Change comes hard in much of Europe, particularly in the defense community. But no less than in the United States, European nations are wrestling with the implications of machine learning and artificial intelligence — in the military as well as civilian society. During several trips to Europe in the last six months, we have noted a significant uptick in the number of NATOpolitical and military leaders discussing AI’s impact on the alliance’s military capability.
There seems to be a two-speed discussion going on. European defense industry officials we talked to had no qualms about harnessing AI to reduce manufacturing costs and improve customer satisfaction. But governments and institutions like NATOand the EU were having a harder time. Will AI’s impact on society — say, in data privacy — be feared and, hence, regulated? Can it be “purchased” for national defense or domestic use, and how much would this cost a tight-fisted government? Could it, perhaps, simply be ignored?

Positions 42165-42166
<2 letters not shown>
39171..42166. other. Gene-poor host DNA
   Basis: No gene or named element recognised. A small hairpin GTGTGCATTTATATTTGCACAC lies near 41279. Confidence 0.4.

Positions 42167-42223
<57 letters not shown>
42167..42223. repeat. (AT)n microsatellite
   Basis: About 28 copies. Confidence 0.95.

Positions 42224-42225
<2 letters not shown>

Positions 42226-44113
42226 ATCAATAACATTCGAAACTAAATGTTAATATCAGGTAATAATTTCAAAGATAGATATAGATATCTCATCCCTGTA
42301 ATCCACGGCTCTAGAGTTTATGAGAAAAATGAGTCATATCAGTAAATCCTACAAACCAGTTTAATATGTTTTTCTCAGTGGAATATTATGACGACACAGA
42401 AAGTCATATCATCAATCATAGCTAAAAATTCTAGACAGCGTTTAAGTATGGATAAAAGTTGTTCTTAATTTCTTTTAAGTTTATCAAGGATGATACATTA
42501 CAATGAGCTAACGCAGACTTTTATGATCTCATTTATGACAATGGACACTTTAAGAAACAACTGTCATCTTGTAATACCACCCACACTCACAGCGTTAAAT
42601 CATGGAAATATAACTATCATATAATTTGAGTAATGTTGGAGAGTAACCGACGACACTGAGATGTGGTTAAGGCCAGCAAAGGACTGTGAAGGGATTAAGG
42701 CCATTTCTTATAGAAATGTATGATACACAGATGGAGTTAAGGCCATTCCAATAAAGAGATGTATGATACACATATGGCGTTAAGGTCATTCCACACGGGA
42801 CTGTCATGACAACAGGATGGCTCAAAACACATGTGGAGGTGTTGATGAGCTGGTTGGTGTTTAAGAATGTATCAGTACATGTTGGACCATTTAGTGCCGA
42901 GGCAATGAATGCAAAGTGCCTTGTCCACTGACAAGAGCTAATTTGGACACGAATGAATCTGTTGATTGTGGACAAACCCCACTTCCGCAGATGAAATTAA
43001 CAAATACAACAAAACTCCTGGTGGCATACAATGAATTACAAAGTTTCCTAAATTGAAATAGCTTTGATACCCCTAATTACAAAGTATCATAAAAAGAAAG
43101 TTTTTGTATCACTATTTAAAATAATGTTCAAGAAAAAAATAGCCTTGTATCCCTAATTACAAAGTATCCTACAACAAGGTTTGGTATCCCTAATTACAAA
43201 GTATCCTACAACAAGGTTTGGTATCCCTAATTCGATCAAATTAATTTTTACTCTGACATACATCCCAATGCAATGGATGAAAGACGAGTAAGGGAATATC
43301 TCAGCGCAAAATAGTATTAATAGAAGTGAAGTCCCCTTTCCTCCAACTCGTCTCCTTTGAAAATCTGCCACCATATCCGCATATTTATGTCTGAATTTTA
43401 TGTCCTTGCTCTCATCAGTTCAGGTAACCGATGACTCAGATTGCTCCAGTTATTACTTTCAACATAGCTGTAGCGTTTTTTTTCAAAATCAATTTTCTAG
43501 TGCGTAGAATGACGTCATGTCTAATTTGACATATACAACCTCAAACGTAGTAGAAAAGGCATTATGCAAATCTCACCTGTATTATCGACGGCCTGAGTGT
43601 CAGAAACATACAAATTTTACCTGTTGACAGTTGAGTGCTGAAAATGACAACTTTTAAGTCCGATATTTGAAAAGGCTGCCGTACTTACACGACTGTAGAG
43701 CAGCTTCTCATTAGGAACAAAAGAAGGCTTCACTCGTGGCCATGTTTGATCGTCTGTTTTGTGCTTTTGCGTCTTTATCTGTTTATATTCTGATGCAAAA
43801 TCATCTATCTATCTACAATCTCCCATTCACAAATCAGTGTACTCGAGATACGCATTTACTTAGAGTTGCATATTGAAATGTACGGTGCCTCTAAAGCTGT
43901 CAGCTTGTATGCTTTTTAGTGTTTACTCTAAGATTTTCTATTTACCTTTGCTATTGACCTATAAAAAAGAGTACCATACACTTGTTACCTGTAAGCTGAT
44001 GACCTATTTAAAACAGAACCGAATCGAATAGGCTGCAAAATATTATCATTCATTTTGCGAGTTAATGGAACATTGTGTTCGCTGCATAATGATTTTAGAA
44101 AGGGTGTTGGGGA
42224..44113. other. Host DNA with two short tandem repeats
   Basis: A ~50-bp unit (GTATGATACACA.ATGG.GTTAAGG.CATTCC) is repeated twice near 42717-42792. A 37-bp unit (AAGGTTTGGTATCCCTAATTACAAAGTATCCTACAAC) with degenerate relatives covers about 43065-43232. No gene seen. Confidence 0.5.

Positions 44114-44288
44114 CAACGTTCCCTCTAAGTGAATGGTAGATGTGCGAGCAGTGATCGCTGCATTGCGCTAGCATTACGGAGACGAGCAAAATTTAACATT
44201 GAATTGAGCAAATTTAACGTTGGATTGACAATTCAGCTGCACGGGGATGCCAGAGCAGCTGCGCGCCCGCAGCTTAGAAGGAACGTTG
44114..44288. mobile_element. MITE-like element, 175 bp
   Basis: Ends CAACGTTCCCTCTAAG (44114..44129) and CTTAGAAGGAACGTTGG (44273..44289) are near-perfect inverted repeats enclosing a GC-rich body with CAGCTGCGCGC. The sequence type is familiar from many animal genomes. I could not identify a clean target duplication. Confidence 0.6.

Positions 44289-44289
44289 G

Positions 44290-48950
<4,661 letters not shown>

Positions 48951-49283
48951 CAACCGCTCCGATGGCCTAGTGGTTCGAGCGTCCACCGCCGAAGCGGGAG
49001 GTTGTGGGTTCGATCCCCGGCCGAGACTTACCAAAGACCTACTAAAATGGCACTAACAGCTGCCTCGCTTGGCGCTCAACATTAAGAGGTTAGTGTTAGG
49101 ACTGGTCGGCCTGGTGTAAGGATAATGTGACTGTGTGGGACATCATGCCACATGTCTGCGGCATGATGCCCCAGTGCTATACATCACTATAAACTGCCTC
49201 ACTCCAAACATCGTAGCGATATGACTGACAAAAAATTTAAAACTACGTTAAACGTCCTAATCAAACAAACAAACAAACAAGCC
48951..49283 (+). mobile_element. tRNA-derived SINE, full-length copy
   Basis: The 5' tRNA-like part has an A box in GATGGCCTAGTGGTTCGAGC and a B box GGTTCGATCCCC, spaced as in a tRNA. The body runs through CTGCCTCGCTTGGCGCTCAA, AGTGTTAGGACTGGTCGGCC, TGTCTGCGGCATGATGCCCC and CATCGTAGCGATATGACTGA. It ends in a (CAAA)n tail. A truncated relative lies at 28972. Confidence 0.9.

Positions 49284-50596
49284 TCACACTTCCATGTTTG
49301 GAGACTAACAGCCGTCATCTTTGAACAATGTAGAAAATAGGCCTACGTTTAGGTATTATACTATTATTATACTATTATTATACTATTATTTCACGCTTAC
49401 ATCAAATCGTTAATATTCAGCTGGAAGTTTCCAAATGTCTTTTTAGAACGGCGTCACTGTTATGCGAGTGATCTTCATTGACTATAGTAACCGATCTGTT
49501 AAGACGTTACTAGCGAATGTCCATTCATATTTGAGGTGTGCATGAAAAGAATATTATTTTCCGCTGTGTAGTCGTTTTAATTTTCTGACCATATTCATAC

One problem we observed during our trips is that "AI” means different things to different people in Europe, just as it does in the U.S. During one of many dinners with journalists and business leaders in Brussels, it was variously described to us by the attendees as “hoovering up personal data” from across Europe or as the “secret sauce” or as “magic dust.” And while all agreed that harnessing it was not a simple matter of “buying three boxes of AI,” there was little consensus on how governments and institutions could or should integrate this new technology.
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